SEARCH

Wednesday
Mar202019

EPA chief says water issues a bigger crisis than climate change

Tero Vesalainen/iStock(WASHINGTON) -- The head of the top U.S. environmental agency said on Wednesday that the Trump administration considers drinking water quality around the world a bigger crisis than climate change, despite the recent surge in debate around the proposed Green New Deal.

In remarks in Washington to mark World Water Day, EPA chief Andrew Wheeler said safe drinking water, plastic pollution and other litter in the oceans, drought in western states, and water infrastructure are "the largest and most immediate environmental and public health issues affecting the world right now."

Wheeler said the Trump administration wants to do more to address water issues that affect up to 2.5 billion people around the world, according to the United Nations, and infrastructure issues that could cost the U.S. up to $700 billion.

He said many people will attribute the problems to climate change even though those impacts are decades away.
 
"My frustration with the current dialogue around environmental issues is that water issues often take a backseat. It’s time to change that," he said in his remarks.

"We need to do something about the millions of people who die each year due to a lack of clean water and sanitation. We need to do something about marine debris. And I believe we can do this while still addressing other challenges that loom on the horizon," Wheeler added.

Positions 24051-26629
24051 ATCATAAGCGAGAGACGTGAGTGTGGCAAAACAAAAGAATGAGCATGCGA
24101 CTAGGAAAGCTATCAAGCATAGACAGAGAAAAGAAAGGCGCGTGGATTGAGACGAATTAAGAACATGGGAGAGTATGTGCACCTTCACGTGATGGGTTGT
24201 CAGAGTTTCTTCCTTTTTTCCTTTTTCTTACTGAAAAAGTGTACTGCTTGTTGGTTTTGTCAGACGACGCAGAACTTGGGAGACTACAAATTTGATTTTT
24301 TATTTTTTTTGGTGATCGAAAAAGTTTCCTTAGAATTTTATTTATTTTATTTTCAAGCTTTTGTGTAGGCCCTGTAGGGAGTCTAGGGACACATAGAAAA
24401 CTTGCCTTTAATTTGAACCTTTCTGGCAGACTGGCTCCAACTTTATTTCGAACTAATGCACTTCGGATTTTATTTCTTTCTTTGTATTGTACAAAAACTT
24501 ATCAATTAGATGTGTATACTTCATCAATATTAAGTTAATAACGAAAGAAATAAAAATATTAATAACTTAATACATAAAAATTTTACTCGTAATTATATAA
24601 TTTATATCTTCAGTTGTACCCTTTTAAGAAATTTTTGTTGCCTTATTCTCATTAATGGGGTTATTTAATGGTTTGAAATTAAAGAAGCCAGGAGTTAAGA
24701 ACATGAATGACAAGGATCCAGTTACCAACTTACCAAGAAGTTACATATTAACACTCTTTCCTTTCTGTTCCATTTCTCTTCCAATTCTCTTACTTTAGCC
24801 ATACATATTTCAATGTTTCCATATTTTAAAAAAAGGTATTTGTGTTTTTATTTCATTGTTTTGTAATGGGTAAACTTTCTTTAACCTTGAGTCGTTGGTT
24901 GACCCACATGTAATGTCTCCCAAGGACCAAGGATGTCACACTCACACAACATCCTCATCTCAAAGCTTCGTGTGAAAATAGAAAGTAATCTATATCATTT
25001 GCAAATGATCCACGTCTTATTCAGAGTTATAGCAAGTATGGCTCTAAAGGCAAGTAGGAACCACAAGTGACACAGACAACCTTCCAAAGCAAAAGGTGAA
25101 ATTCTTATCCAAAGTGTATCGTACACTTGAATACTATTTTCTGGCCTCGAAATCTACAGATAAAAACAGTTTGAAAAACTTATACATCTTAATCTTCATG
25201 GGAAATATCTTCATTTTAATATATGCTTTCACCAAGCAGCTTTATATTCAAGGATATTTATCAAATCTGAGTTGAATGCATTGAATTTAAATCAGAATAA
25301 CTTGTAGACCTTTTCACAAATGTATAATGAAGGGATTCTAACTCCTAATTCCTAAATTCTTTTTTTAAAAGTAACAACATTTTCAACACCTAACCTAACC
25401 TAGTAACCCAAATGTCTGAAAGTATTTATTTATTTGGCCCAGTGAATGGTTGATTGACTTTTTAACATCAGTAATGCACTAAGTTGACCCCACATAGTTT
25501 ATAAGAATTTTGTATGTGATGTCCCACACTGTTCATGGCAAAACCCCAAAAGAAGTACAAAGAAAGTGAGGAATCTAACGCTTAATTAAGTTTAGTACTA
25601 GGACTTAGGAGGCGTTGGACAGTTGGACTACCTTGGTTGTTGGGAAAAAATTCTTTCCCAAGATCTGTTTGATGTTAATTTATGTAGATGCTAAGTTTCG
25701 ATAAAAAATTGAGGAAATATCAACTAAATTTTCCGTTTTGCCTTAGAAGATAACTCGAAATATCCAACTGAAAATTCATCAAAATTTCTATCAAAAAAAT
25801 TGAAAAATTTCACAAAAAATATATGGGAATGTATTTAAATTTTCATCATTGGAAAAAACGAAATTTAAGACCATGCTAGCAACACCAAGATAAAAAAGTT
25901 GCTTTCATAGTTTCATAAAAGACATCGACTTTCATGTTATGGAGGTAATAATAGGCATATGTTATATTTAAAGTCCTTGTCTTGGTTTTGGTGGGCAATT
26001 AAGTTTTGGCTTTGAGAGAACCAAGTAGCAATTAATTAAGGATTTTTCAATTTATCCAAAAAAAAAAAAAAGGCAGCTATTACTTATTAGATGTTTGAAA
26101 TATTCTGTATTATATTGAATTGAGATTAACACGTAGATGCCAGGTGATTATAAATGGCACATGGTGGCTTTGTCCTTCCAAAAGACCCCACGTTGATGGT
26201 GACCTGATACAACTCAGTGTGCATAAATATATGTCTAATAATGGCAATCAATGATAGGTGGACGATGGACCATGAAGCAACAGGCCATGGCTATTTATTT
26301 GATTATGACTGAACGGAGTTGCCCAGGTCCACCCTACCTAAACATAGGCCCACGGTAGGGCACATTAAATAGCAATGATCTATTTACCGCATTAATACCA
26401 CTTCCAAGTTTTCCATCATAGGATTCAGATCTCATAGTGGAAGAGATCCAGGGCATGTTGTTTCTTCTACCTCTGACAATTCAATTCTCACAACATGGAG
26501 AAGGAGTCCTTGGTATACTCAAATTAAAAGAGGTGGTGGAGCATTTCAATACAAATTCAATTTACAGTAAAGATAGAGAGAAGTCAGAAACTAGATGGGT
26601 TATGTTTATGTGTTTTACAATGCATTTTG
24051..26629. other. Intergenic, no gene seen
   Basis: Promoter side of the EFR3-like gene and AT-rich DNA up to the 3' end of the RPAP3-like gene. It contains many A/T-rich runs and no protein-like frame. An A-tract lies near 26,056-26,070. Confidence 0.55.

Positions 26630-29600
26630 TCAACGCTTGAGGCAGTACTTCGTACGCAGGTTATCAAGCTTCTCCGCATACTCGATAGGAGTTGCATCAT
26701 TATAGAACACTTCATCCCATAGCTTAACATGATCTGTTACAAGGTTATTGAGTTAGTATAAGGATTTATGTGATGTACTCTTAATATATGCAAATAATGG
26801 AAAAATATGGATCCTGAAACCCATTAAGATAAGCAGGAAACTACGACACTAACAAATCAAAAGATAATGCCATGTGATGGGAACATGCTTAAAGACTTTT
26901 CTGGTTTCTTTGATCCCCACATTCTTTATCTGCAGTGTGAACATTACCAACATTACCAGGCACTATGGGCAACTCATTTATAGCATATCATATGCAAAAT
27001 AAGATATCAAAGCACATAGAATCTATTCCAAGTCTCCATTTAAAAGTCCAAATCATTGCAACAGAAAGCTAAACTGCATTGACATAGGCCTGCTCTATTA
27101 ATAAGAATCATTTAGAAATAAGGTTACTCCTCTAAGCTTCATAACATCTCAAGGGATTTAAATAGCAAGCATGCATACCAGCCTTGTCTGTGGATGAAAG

Communities around the country are dealing with aging water infrastructure and contamination from sources like chemicals or lead. The crisis in Flint, Michigan is one of the most publicized examples but more cities like Baltimore and Newark, New Jersey have been dealing with lead-contaminated water.

"We have one thousand children die every day worldwide because they don't have safe drinking water. That's a, that's a crisis that I think we can solve," Wheeler said in an interview with CBS News, citing United Nations statistics.

"Most of the threats from climate change are 50 to 75 years out. What we need to do is make sure that the people who are dying today from lack of having drinking water in third world countries that problem is addressed," he said.

The EPA's top enforcement issue recently told members of Congress one of the agency's biggest concerns is the number of drinking water systems that are violating safety requirements or using outdated infrastructure.

Copyright © 2019, ABC Radio. All rights reserved.

Wednesday
Mar202019

Trump ratchets up attacks after George Conway questions his mental fitness